Tuesday was a bittersweet night for candidates endorsed by Bernie Sanders, with one win and one loss for the so-called Berniecrats that competed in primaries held in New York State.
The two congressional primaries offered one of the first real-world tests of Sanders’ endorsement power. So far, only one other Sanders-backed congressional candidate has competed in a contested primary, unsuccessfully.
Sanders has given his seal of approval to only a small handful of progressive Democrats across the country, even as he’s increasingly spending his time supporting down-ballot candidates as the embers of his lingering presidential bid fade.
Candidates who receive an endorsement from Sanders can expect to receive a windfall of cash, sometimes in the six-figures, from his massive network of national donors and instant esteem in the pro-Sanders movement.
In an upstate New York primary Tuesday, Zephyr Teachout scored a decisive win in the 19th congressional district, according to returns from the New York State Board of Elections. Teachout will face off against Republican former State Assemblyman John Faso in an open-seat race in the tossup district this fall.
Teachout, a professor and activist, had a high profile before Sanders made her one of his first endorsements, thanks to a primary challenge against Democratic Gov. Andrew Cuomo in 2014 that galvanized the left.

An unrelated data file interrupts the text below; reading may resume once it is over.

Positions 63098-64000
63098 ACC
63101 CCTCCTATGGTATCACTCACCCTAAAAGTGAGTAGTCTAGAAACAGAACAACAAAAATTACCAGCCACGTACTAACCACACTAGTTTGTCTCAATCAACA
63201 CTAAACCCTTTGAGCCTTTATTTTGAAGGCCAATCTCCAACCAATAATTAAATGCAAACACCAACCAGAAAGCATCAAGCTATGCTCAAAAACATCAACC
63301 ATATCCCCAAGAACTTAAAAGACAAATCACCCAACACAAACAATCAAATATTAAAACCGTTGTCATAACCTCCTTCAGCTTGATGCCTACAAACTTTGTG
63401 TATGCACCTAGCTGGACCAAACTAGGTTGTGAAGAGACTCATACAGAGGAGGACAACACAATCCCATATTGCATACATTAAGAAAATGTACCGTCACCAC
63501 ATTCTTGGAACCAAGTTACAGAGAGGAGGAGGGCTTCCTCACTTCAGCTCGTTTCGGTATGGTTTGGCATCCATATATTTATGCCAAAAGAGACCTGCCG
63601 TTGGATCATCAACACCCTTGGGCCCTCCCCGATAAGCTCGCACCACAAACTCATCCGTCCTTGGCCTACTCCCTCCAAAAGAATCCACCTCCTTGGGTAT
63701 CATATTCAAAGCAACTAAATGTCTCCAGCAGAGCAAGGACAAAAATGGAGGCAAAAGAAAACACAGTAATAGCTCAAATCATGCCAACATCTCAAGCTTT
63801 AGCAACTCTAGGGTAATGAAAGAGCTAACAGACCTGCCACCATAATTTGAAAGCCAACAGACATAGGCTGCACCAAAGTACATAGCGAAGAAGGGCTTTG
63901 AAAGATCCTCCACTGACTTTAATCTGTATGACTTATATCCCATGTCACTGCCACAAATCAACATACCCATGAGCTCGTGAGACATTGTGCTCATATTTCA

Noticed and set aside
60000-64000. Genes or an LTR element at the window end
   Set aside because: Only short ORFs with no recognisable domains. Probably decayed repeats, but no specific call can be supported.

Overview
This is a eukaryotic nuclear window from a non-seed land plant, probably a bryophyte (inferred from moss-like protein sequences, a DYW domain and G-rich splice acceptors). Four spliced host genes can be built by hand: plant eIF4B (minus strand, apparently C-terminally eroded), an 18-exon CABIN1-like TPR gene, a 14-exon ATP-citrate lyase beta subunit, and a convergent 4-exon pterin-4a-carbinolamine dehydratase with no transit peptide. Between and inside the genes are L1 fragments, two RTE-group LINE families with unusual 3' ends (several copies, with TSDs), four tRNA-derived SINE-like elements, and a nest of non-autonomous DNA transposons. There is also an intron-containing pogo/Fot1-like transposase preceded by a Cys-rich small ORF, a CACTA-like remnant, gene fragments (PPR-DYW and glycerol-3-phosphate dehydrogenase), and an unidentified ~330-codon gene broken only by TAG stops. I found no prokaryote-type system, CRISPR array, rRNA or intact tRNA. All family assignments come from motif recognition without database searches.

“Score one for the political revolution,” said Bill Lipton, the state director for the pro-Sanders Working Families Party.
But Eric Kingson, a professor whom Sanders not only endorsed but campaigned for this month, lost his primary in the 24th Congressional District. Colleen Deacon, a former aide to Sen. Kirsten Gillibrand, easily prevailed in the three-way race, boosted by support from most of New York’s top Democrats and party leaders in Washington, D.C.
Sanders in 2016 has officially supported six congressional candidates and five incumbents, along with one Senate candidate (Wisconsin’s Russ Feingold) and one incumbent (Oregon Sen. Jeff Merkley). Sanders has also backed 8 candidates for state legislature seats, including incumbents.
Teachout was among Sanders’ first three endorsements, which also included congressional candidates Lucy Flores in Nevada and Pramila Jayapa in Washington state.
Flores, a former state assemblywoman who had attracted national attention in previous races, lost a competitive primary to State Sen. Ruben Kihuen two weeks ago. Kihuen was backed by establishment Democrats, including Bill Clinton and Senate Minority Leader Harry Reid, Nevada’s most powerful politician.
Jayapa’s primary in the heavily Democratic Seattle-area district is scheduled for August 9.
Sanders has also backed Tim Canova, who is running against Democratic National Committee Chair Debbie Wasserman Schultz in an August 30 primary.
Sanders has turned his focus to down-ballot races in the latter days of his lingering presidential campaign, telling supporters that electing like-minded progressives is the best way to continue the political revolution. In addition to campaigning with candidates, Sanders has encouraged supporters to run for office themselves.